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Mandated and voluntary social distancing during the COVID-19 epidemic: a review
Working Paper Series National Bureau of Economic Research ; 53, 2020.
Article in English | GIM | ID: covidwho-1408098
ABSTRACT
For much of 2020, the COVID-19 epidemic upended social and economic life globally. In an effort to reduce COVID-19 risks in the U.S., state and local governments issued many recommendations and regulations to induce social distancing, adding to voluntary reductions in interpersonal contact. The responses to the epidemic helped contain spread, but also lead to high unintended societal costs. In the summer months, states took steps to revive the economy and lift social distancing regulations. However, as many epidemiologists expected, the scale of the epidemic has expanded very rapidly in the fall. In the week of October 14, the US generated around 57,000 new COVID-19 cases and 700 deaths each day. By November 15, the country was generating about 151,000 new cases and 1,200 deaths per day. These rapid increases in cases and deaths raise concerns about the capacity of local healthcare systems around the country. State governments are once again facing difficult choices about whether and how to use policies to address the spread of the virus. The incoming Biden-Harris administration faces an important challenge in trying to manage the epidemic as well as a large scale vaccination campaign. Although the epidemic is less than a year old, it has generated a huge volume of research by economists, epidemiologists, and others. This body of work may help inform policy decisions facing society in the coming months.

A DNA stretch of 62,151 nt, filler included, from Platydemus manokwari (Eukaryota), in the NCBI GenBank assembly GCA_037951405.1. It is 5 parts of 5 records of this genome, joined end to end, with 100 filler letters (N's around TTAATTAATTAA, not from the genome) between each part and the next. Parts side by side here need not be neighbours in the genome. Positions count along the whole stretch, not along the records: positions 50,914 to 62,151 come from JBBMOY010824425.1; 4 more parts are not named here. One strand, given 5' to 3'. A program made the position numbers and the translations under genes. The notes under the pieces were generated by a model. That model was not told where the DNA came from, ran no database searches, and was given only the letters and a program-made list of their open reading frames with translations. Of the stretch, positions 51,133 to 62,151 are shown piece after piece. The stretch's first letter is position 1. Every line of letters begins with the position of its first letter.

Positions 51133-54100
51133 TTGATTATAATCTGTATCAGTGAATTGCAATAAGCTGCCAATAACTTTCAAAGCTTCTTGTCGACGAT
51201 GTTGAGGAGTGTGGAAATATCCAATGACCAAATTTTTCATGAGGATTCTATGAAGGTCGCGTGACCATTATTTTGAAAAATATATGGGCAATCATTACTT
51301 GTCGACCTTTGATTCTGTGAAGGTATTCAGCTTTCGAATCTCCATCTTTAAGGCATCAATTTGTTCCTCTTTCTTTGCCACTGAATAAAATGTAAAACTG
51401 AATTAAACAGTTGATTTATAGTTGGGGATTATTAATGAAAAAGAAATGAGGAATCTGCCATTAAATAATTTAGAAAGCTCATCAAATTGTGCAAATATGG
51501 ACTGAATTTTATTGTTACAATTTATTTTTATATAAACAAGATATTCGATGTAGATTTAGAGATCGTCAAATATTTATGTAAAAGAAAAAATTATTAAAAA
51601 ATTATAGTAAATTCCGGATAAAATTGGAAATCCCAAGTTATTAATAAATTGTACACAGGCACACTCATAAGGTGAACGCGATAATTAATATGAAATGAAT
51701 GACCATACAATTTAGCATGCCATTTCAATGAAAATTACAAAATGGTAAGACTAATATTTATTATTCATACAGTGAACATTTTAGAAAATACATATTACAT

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Collection: Databases of international organizations Database: GIM Type of study: Prognostic study Topics: Vaccines Language: English Journal: Working Paper Series National Bureau of Economic Research Year: 2020 Document Type: Article

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Collection: Databases of international organizations Database: GIM Type of study: Prognostic study Topics: Vaccines Language: English Journal: Working Paper Series National Bureau of Economic Research Year: 2020 Document Type: Article